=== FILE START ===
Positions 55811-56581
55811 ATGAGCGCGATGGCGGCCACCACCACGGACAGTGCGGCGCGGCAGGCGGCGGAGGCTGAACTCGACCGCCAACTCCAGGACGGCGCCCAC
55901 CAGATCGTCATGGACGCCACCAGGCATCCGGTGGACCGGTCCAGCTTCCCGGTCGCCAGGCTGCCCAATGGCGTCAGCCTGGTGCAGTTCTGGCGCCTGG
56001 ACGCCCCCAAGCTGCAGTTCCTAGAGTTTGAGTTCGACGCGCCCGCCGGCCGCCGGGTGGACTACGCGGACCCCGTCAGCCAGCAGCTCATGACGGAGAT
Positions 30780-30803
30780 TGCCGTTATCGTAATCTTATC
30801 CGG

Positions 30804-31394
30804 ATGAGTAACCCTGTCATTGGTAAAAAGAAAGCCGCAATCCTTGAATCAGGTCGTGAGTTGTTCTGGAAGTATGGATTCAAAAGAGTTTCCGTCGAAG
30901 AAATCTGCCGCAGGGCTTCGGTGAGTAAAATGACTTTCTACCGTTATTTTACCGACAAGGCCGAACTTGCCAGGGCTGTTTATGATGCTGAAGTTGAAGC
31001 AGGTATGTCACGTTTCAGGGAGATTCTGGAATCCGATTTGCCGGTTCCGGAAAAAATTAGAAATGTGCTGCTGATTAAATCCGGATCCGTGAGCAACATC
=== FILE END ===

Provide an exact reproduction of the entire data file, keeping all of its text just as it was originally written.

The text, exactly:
Positions 55811-56581
55811 ATGAGCGCGATGGCGGCCACCACCACGGACAGTGCGGCGCGGCAGGCGGCGGAGGCTGAACTCGACCGCCAACTCCAGGACGGCGCCCAC
55901 CAGATCGTCATGGACGCCACCAGGCATCCGGTGGACCGGTCCAGCTTCCCGGTCGCCAGGCTGCCCAATGGCGTCAGCCTGGTGCAGTTCTGGCGCCTGG
56001 ACGCCCCCAAGCTGCAGTTCCTAGAGTTTGAGTTCGACGCGCCCGCCGGCCGCCGGGTGGACTACGCGGACCCCGTCAGCCAGCAGCTCATGACGGAGAT
Positions 30780-30803
30780 TGCCGTTATCGTAATCTTATC
30801 CGG

Positions 30804-31394
30804 ATGAGTAACCCTGTCATTGGTAAAAAGAAAGCCGCAATCCTTGAATCAGGTCGTGAGTTGTTCTGGAAGTATGGATTCAAAAGAGTTTCCGTCGAAG
30901 AAATCTGCCGCAGGGCTTCGGTGAGTAAAATGACTTTCTACCGTTATTTTACCGACAAGGCCGAACTTGCCAGGGCTGTTTATGATGCTGAAGTTGAAGC
31001 AGGTATGTCACGTTTCAGGGAGATTCTGGAATCCGATTTGCCGGTTCCGGAAAAAATTAGAAATGTGCTGCTGATTAAATCCGGATCCGTGAGCAACATC